We joined all the other tourists in ‘paying our respects’ at Meiji Jingu Shrine, where there were just as many people as in Shinjuku Gyoen but the ratio was now 1:1 foreigner to Japanese. The Shinto Shrine was built in 1920 by/for Emperor Meiji and is surrounded by around 100,000 trees in a huge garden, making it an ‘enviro-hotspot’, apparently.

meiji_shrine_buildingThe main entrance building to the shrine complex.

meiji_gatesHuge Torii made from massive big trees – entrance to the shrine.


The wall of prayer tokens.


A Shinto wedding occuring at the time – they paraded through the complex a few times and then sat down for wedding photos.

Then we wandered past the fashionable shops (all the big names in fashion have stores along with many small boutiques) and through the narrow backstreets filled with more shops to the Organic Bakery der Akkord. We treated ourselves to a vegan apple pie, adzuki pie, rock-cookies and basil pate/spread. Dinner was at Brown Rice Organic Macrobiotic Cafe. We had another totally delicious meal that included a vegie-burger with fries and salad, bean curry with brown rice and salad, soy chai and a hot sweet drink made from fermented rice called amazake. We had little muffins with struesel toppings for dessert – quite interesting considering the macrobiotic philosophy is no sugar, but the fruit sugar is sufficient.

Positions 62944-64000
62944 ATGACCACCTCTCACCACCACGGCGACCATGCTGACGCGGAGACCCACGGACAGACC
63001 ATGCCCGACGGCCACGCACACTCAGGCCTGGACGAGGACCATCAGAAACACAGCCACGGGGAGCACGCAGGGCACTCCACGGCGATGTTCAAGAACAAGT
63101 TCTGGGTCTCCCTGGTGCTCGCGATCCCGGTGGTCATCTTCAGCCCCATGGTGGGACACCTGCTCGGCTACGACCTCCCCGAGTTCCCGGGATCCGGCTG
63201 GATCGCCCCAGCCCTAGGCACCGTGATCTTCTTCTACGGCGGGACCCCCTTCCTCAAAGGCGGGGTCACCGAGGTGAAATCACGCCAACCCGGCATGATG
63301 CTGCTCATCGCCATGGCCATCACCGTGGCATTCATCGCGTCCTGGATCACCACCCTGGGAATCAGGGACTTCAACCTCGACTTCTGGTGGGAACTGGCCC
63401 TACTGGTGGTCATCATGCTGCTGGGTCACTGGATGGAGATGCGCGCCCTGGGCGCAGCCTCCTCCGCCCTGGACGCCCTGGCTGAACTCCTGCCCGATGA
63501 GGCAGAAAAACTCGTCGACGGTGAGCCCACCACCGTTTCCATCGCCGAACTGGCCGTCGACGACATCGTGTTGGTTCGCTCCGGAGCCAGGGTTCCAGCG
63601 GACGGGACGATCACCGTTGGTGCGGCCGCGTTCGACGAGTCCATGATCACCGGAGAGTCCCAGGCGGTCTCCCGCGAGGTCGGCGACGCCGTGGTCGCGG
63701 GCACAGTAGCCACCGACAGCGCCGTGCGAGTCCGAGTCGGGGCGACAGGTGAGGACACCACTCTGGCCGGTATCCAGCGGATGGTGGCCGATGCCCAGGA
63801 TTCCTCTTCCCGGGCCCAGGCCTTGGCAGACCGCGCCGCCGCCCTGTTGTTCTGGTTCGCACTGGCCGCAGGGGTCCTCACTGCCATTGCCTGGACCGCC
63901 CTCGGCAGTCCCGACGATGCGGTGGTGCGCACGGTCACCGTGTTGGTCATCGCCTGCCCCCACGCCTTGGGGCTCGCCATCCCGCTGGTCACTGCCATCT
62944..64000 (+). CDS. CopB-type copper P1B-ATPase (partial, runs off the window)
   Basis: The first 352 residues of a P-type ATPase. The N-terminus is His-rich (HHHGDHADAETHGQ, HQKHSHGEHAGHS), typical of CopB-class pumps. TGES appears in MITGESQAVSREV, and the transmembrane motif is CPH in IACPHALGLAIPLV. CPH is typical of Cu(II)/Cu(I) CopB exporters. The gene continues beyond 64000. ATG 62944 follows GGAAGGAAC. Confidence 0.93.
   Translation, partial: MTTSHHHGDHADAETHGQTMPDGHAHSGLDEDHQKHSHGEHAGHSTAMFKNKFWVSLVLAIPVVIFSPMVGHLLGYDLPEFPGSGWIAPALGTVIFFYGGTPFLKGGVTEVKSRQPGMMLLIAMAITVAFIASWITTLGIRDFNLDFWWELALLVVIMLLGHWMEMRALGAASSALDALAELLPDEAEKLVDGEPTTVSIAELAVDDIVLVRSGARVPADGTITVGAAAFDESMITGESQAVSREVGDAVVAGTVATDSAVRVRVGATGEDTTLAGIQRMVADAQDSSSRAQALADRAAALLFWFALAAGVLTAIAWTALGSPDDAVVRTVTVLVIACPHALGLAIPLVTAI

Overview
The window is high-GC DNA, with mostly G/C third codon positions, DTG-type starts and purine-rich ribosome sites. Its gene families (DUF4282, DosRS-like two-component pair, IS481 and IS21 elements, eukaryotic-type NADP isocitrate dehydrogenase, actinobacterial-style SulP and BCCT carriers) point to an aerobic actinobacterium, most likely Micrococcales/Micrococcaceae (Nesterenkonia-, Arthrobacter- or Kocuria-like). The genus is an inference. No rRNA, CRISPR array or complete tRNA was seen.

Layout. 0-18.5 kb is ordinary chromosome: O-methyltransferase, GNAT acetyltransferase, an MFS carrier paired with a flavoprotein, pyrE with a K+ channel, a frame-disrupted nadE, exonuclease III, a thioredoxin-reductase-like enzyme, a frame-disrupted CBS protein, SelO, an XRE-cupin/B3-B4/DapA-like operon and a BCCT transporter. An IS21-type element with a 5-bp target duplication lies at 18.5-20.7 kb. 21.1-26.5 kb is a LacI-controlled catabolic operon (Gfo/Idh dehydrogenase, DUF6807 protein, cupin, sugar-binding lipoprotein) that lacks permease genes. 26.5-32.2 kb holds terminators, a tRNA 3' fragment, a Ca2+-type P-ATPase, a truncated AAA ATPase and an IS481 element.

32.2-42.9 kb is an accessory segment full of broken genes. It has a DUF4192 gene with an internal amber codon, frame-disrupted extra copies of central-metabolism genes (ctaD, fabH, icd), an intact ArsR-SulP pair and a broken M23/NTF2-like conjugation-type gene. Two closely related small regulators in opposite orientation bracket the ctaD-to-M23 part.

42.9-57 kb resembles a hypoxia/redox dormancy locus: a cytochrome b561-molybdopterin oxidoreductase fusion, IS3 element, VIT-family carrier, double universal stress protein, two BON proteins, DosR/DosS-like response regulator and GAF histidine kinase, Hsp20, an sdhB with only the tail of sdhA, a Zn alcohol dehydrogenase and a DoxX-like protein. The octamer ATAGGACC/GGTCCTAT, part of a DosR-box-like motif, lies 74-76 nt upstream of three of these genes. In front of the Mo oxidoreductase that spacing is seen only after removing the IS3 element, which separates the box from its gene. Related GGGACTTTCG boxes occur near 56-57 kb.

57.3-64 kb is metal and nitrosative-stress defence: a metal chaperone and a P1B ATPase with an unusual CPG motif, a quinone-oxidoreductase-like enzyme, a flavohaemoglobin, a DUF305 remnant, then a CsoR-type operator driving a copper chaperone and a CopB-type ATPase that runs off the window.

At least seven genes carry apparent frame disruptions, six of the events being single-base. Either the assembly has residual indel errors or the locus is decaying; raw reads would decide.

vegie_burgerBenno’s vegie burger dinner

dinner_curryLara’s brown rice bean curry dinner.

dinner_muffinFruit Struesel Muffin for dessert.

By this stage we were stuffed to the brim with good food so we caught the train back to Tokyo station and took the express bus home. But we caught the wrong bus back to Kisarazu and instead of stopping at Apita near our house it stopped at the train station, about an hour’s walk from our house. All of the local buses had finished so we had to catch a taxi back home. Oops. We’ll remember that for next time.

tokyo_lights_from_bridgeTokyo by night from the bumpy bus going over the Tokyo Bay bridge.